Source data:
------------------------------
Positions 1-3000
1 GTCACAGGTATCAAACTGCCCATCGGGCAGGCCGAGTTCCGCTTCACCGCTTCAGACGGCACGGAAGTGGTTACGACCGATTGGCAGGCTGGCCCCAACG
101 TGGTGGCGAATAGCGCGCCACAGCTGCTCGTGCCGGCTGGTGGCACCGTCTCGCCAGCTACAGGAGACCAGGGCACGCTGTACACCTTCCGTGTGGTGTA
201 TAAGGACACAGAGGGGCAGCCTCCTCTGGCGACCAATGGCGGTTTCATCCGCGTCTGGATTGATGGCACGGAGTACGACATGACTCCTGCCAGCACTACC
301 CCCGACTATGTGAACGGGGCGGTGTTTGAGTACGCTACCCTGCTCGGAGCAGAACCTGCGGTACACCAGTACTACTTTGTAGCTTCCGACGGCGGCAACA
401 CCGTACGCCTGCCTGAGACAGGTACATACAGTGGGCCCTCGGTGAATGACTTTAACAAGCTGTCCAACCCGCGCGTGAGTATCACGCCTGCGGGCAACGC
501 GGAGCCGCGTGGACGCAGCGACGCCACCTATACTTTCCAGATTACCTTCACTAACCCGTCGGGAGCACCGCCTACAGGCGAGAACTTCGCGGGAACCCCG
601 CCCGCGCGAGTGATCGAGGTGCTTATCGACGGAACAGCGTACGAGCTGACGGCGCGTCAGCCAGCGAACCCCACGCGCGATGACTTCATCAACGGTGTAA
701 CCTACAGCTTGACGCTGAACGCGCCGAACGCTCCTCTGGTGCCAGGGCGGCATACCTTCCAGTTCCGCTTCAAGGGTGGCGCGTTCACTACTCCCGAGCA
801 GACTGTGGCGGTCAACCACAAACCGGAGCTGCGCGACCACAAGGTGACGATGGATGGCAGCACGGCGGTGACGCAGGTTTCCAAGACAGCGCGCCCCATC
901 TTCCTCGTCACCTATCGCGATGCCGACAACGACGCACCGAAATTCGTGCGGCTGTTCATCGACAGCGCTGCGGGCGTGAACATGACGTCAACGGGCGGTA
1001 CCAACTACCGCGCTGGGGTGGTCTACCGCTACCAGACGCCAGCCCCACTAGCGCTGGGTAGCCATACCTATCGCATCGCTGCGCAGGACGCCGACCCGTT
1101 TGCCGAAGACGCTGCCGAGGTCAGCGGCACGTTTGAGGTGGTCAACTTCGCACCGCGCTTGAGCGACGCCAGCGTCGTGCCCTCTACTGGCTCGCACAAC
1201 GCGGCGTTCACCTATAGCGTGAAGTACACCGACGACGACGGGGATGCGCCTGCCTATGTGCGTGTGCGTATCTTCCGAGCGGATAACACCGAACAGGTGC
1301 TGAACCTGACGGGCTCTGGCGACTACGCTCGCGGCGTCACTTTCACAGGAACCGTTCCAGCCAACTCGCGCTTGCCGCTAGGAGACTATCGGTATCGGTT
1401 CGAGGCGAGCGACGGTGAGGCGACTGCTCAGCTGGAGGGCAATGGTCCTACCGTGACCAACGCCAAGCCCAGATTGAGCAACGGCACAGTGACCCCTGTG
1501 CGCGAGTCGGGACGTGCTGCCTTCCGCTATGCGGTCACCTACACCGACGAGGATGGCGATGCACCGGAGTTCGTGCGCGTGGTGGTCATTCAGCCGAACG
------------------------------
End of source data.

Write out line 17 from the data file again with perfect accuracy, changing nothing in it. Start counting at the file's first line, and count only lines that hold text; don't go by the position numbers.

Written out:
1501 CGCGAGTCGGGACGTGCTGCCTTCCGCTATGCGGTCACCTACACCGACGAGGATGGCGATGCACCGGAGTTCGTGCGCGTGGTGGTCATTCAGCCGAACG